Habakkuk 2 [cntrl/click to read chapter 2]
This chapter could be titled the “woe” chapter of Habakkuk. Four times he writes woe as a word of warning. Chapter 2 centers around the unusual…God justifies his own judgment(s). Why would God need to justify anything? Let’s consider the “what” and “why” in chapter 2.
Charles Spurgeon stated this regarding the task assigned to Habakkuk:
“Chaldeans, who were treading down the people, were themselves far greater sinners (then were the Assyrians), — that, certainly, in the matter of oppression and bloodthirstiness, they were a far more guilty people than those whom they came to punish.” [Chas. Spurgeon Library of Messages]
Spurgeon summarizes the dilemma facing Habakkuk. Not only were the very evil Chaldeans going to overrun the evil Assyrians, but soon after capture, enslave, and mistreat the people of the Kingdom of Judah. Habakkuk understood the quest against Nineveh for they were a very dangerous people. But the brutal Chaldeans were also going to invade and conquer Judah. Habakkuk questioned his vision.
Habakkuk 2:1 Mystified by his vision, Habakkuk gives us an example of the correct way to “wait on the Lord.” Be in expectant. There are those today who sit in church contributing little to nothing to the worship service or gaining any spiritual growth. For years s/he has sat in her or his pew claiming to be waiting on the lord for guidance. They miss the entire point of Habakkuk. He is not just waiting. He is also expecting and watching for the coming guidance and reproof of God. We see this in the opening sentence. He is standing his watch.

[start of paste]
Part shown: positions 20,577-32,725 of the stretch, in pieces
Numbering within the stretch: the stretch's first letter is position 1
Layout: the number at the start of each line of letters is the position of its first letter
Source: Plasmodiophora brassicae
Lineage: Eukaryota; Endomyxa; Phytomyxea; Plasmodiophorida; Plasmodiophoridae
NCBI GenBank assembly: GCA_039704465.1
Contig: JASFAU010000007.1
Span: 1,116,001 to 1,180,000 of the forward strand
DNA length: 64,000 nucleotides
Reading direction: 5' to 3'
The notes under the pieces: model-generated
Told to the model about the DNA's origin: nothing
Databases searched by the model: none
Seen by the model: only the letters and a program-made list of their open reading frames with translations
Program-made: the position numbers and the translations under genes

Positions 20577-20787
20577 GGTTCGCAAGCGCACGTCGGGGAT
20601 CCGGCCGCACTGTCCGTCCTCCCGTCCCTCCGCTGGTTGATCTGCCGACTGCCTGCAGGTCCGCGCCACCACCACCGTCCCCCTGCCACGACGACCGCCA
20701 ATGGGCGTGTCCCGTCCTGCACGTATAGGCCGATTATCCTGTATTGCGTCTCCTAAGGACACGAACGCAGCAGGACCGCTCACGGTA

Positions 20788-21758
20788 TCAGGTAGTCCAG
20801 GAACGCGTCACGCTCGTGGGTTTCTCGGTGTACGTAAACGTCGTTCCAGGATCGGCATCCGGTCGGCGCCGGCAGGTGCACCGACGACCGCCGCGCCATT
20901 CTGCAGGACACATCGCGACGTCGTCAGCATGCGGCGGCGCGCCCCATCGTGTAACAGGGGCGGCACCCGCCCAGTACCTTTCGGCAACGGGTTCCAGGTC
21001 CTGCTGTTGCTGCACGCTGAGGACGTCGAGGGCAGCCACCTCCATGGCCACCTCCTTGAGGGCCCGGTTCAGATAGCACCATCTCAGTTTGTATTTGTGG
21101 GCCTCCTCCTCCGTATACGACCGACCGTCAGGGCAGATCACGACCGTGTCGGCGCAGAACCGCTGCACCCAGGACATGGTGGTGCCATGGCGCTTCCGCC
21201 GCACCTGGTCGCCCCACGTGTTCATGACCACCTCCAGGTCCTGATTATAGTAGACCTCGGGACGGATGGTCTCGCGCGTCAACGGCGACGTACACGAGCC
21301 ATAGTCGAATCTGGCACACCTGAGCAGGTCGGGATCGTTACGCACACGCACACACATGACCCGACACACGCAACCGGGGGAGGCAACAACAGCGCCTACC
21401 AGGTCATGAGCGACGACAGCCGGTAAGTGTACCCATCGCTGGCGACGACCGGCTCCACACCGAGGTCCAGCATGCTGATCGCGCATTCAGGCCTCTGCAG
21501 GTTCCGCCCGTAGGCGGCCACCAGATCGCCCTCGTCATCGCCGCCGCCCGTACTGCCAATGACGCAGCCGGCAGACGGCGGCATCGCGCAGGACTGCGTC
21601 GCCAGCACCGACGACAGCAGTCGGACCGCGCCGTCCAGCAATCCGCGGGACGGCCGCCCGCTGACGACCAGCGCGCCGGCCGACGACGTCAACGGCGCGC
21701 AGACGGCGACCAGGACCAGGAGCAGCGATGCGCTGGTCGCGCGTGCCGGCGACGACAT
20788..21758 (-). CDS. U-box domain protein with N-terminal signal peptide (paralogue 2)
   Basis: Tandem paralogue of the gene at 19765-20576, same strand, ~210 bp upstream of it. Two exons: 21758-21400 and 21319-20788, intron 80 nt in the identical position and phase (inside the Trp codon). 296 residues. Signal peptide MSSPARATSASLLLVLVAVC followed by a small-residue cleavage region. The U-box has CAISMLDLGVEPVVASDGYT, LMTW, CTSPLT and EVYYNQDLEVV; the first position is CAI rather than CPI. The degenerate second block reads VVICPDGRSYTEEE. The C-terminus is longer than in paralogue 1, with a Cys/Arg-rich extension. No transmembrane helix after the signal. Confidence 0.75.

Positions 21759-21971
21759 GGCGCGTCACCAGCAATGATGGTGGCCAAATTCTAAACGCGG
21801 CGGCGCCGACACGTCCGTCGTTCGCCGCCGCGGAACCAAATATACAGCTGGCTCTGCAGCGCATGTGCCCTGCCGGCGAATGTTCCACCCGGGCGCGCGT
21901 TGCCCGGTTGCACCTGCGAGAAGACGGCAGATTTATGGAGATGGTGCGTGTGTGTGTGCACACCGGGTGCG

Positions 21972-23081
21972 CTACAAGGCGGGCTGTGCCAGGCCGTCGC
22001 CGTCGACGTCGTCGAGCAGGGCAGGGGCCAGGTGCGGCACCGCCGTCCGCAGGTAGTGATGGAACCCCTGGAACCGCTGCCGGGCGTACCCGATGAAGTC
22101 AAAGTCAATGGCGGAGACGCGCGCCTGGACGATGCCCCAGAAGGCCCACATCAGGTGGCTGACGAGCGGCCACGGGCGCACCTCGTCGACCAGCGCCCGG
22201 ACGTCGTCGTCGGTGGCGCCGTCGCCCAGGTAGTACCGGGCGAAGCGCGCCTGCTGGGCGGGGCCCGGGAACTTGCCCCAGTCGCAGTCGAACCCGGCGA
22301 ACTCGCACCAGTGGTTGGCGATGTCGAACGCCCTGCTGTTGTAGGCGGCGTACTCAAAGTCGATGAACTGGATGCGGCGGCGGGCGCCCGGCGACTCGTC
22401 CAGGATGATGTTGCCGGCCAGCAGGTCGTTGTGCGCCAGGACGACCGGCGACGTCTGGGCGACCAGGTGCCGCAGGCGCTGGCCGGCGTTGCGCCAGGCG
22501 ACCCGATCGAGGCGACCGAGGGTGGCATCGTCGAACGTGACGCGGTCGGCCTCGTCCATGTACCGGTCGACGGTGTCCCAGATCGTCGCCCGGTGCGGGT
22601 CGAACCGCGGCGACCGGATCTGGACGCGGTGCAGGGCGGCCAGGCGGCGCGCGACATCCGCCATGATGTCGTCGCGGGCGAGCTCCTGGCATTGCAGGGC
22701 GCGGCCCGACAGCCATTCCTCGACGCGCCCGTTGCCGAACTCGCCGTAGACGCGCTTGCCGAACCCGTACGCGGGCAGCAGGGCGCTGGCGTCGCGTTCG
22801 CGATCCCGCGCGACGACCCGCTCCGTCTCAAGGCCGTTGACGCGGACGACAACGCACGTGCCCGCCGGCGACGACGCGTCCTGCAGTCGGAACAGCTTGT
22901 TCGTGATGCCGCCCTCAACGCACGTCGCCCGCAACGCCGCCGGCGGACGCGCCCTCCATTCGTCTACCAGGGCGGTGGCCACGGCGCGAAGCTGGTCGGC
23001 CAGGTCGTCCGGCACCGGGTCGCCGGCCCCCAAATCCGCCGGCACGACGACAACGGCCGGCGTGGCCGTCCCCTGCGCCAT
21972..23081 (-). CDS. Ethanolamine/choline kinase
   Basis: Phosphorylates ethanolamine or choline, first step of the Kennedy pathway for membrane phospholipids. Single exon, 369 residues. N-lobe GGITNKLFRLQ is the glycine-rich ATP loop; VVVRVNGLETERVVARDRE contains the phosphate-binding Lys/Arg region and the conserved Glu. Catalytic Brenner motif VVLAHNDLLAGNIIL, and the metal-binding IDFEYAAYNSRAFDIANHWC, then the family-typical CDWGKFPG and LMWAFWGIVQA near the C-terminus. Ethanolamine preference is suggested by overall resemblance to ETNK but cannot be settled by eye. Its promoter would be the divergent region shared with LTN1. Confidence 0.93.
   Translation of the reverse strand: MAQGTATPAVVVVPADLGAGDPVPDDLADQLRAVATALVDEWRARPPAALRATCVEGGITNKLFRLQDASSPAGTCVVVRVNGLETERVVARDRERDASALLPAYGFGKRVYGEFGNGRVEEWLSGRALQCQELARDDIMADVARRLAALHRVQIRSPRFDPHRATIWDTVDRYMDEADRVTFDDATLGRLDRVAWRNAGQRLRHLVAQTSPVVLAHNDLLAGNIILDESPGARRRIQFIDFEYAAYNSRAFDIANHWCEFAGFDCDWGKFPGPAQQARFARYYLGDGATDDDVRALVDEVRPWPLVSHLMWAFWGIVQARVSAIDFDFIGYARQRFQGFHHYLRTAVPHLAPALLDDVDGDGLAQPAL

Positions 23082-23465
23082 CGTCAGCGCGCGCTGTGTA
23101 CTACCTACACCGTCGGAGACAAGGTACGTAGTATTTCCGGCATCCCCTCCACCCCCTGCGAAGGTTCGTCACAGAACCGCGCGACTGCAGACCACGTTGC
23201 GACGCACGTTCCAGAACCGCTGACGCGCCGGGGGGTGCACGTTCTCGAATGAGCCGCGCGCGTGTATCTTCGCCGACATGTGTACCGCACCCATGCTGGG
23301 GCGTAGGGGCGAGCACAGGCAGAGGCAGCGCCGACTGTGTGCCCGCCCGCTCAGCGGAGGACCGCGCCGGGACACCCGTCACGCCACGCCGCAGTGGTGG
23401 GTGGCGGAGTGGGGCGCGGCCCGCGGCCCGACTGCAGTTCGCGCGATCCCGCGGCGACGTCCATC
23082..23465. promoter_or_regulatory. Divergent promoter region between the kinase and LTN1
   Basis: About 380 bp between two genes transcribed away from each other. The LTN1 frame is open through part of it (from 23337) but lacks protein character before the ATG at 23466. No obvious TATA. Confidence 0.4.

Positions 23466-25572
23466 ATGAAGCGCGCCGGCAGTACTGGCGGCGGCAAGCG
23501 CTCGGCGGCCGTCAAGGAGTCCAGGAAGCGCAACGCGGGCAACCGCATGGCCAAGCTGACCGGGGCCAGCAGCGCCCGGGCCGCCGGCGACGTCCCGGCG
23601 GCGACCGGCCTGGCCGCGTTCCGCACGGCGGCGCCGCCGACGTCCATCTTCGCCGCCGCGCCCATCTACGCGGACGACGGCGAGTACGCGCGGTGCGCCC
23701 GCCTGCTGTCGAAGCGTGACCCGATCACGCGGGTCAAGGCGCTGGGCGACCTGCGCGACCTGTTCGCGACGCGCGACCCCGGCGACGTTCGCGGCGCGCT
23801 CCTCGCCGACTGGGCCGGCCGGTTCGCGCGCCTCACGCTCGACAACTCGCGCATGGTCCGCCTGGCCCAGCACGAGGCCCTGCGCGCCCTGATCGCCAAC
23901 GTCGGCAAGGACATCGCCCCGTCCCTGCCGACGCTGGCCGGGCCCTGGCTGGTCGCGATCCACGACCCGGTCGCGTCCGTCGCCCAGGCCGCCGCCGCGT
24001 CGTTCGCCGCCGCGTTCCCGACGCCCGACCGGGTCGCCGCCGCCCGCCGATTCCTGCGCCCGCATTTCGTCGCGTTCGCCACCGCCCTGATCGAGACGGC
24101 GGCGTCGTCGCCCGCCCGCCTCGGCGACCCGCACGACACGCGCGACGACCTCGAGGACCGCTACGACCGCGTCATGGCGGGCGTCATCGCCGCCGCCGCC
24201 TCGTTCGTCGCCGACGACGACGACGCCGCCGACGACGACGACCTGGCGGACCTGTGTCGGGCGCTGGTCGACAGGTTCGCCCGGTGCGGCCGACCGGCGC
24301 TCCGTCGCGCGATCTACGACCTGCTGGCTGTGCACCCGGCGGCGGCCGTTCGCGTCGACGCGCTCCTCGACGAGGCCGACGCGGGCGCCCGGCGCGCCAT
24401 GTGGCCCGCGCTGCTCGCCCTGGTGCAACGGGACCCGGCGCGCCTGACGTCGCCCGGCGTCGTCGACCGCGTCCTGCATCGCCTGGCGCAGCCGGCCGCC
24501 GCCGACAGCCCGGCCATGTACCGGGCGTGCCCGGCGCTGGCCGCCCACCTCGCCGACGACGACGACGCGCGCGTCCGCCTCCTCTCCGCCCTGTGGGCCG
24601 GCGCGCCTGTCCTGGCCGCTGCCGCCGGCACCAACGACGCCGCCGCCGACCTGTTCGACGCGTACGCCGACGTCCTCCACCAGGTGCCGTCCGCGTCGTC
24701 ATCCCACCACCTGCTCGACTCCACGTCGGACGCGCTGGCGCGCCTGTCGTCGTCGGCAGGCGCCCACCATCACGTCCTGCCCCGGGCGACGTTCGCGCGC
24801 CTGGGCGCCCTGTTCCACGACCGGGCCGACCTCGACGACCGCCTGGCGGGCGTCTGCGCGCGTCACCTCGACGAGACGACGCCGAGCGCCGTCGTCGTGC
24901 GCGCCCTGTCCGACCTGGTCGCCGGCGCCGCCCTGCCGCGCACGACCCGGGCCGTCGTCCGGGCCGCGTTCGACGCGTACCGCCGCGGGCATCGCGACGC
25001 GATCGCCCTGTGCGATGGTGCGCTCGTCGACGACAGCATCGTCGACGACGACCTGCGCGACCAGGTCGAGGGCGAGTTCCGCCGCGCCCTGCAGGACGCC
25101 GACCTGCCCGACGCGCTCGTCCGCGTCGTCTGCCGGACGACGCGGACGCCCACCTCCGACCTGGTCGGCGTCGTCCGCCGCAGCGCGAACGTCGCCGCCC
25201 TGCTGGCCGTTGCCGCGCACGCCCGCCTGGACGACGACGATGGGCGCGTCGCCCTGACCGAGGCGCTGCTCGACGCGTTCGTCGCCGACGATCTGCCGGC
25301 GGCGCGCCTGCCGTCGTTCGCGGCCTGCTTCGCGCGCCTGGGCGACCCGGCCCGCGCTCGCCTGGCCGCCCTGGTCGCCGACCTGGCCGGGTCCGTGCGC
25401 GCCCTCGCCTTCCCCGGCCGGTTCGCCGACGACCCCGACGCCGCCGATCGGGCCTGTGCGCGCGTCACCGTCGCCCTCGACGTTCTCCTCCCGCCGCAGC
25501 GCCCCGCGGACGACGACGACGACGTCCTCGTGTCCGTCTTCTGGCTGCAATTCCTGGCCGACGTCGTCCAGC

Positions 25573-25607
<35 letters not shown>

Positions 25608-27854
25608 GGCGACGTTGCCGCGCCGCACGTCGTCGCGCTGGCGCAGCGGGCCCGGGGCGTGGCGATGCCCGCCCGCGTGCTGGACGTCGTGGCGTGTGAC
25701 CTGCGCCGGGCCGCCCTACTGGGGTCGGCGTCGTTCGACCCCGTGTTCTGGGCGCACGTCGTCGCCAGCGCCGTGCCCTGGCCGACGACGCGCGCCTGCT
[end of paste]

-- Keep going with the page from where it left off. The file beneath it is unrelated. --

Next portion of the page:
Habakkuk 2:2 Here is his part of waiting on the Lord. He was actively seeking. God tells him, make good note of what I am about to reveal to you. You can’t share it with others until you yourself have it in hand. This is why we have the Book of Habakkuk. “That he may run who reads it”. This does not mean to run from, but to run to God’s instructions. So often misread are these few words at the close of verse 2. Verse 3 explains this well.
Habakkuk 2:3 There is an appointed time for everything. The Book of Ecclesiastes 3 is all about this; a time for everything. Habakkuk is not told to stand still. He is told to move forward in his mission to the Tribe of Judah and the Assyrians. Write out your vision, Habakkuk, in plain language. He is told what will happen and to make it plain and understandable to the people. He is waiting but not for the vision. He is watching for the fulfillment of his vision. He will live to see the very thing for which he is commissioned of God to foretell. We know this because Habakkuk is told to personally wait for it will surely come.”
JIV NOTE: Habakkuk is only mentioned in his own book. He is not mentioned anywhere else in the rest of the Bible. However, in the deuterocanonical additions to the Book of Daniel, he is mentioned in Bel and the Dragon. Habakkuk is held in high esteem not only by Christians but within Judaism and Islam.